Saturday, 13 October 2012

Timon Of Athens (theatre)

Photo by Johan Persson
Having been absolutely blown away by the National Theatre's broadcast of Curious Incident of the Dog In The Night-Time, and then double-booked for Last Of The Haussmans, I am very much looking forward to the November NTLive screening in Eastbourne.

Timon Of Athens by William Shakespeare has been reset to the present day where its themes or wealth, corruption and greed are still very much as relevant as they were last time an Elizabeth was on the throne. The wealthy Timon believes he is a popular man. A patron of the arts and friend to the rich and powerful, he is always surrounded by others, but Timon does not see that they are simply freeloaders, only attracted to his money and not to the man himself. When this money runs out, Timon appeals to his 'friends' to help him, but they turn their backs, leaving him deserted and alone.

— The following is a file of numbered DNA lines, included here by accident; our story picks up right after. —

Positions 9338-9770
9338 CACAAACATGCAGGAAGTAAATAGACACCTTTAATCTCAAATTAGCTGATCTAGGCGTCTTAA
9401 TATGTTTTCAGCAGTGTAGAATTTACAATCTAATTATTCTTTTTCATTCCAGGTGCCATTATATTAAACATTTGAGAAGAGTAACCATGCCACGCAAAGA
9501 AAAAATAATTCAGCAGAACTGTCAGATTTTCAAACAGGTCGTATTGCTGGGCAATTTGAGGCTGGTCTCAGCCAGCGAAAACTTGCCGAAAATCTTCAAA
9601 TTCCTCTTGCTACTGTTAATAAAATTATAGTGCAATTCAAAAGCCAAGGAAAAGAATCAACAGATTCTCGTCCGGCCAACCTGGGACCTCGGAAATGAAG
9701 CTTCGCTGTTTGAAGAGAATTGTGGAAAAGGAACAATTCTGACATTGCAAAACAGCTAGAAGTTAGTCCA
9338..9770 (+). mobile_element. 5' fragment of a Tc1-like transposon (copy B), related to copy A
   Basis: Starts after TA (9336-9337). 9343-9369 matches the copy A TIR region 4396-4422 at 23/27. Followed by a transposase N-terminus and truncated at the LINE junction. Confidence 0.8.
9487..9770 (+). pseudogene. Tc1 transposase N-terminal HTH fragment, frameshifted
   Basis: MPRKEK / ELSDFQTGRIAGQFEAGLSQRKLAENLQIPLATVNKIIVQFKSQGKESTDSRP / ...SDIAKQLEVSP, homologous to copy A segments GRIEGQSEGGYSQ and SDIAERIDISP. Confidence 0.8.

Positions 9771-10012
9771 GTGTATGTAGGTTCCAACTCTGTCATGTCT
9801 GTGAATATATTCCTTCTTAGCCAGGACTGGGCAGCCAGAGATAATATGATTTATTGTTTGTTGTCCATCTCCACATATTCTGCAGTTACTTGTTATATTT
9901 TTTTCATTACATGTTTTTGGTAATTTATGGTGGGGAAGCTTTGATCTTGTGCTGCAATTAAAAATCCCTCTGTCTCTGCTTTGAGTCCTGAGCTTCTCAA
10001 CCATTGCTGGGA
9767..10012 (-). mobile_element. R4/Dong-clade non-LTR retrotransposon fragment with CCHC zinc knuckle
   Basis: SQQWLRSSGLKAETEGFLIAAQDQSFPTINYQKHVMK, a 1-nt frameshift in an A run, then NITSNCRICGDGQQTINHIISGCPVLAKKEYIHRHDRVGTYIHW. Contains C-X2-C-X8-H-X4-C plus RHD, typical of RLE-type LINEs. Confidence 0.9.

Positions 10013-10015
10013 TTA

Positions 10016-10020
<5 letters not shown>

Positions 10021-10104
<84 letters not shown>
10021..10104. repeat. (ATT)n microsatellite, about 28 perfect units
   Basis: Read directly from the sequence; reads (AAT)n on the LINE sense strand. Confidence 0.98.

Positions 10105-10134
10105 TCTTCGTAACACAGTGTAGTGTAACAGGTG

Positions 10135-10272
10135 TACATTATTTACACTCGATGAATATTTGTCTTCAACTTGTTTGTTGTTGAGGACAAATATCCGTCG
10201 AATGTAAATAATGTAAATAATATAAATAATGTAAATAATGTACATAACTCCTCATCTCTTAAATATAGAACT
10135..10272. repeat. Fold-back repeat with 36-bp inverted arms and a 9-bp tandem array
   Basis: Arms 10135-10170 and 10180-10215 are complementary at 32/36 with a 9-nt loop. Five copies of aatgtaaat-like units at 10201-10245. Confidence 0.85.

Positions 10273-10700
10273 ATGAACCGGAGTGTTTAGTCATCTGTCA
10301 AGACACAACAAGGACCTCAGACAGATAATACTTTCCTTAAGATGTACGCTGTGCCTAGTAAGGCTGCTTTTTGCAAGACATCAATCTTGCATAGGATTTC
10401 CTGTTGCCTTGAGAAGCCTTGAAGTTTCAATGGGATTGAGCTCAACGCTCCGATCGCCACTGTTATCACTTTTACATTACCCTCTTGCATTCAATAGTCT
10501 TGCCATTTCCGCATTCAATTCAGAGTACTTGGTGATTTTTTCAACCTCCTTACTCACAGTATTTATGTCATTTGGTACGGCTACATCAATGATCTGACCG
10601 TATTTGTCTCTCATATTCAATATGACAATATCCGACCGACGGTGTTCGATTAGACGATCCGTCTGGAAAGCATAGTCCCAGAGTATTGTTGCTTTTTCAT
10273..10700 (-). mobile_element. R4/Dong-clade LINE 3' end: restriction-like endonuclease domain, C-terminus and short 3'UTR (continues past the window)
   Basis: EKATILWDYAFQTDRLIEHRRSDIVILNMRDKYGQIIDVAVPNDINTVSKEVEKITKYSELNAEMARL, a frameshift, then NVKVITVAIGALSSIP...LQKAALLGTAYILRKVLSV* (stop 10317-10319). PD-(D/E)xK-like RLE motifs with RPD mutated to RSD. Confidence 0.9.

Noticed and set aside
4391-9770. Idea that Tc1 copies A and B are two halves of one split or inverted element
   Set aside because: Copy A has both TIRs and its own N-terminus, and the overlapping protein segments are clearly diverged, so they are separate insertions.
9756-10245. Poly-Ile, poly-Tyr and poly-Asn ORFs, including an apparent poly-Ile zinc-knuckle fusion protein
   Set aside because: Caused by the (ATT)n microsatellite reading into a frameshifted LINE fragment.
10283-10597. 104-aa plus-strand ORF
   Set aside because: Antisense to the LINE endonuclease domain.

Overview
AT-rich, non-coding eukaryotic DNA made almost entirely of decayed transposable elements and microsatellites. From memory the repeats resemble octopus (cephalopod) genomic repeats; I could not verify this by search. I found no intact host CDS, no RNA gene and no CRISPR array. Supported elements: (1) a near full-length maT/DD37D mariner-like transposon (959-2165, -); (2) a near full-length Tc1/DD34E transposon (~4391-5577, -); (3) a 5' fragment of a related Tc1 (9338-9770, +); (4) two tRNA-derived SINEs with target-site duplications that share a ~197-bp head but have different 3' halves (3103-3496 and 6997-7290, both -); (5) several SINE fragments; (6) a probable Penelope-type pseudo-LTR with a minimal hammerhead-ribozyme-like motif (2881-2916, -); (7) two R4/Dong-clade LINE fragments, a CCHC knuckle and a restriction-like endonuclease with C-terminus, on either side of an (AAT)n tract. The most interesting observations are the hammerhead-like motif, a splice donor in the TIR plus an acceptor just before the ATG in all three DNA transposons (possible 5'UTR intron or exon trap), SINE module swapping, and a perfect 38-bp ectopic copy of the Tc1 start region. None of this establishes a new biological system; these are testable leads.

Photo by Johan Persson
The National Theatre production is directed by Nicholas Hytner and has been designed by Tim Hatley and Bruno Poet. It stars Simon Russell Beale as Timon and Deborah Findlay as Flavia, with Martin Chamberlain, Jason Cheater, Stavros Demetraki, Paul Dodds, Ciaran McMenamin and Nick Sampson. The broadcast has a three hour run time which will include a screened introduction and also a twenty minute intermission. We were surprised last time by the appearance of a sweet trolley at intermission time and also an usher going to get coffees and ice creams.

Cineworld, Thu 1st Nov, 19:00.
Tickets £13.50 (£11.50 concessions) available online, by calling 0871 200 2000, or in person at the Box Office.

1 comment:

  1. Absolutely standout performance by Simon Russell Beale. He dominated the stage throughout particularly in the second act when Timon has lost everything including, it appears, his mind. Another wonderful production from NTlive. The contemprary dress and setting did not clash with the Shakespearian language - we had been concerned it would seem odd - and we loved the fully laden dinner table.

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